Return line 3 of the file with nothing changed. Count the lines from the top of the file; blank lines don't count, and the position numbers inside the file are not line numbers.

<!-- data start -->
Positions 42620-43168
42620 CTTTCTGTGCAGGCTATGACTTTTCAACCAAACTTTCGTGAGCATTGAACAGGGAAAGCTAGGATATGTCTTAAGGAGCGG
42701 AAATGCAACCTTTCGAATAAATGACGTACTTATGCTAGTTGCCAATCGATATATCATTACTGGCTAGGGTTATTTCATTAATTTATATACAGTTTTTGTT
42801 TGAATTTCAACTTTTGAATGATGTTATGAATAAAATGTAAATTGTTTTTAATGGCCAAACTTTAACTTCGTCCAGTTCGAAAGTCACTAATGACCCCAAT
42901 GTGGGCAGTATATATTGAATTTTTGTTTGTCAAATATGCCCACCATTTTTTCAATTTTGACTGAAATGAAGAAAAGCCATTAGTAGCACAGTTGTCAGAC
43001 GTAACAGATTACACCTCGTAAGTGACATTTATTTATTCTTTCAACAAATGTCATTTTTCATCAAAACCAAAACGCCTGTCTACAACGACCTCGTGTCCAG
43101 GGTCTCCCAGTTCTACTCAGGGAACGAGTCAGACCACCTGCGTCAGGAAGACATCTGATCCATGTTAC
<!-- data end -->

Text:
42701 AAATGCAACCTTTCGAATAAATGACGTACTTATGCTAGTTGCCAATCGATATATCATTACTGGCTAGGGTTATTTCATTAATTTATATACAGTTTTTGTT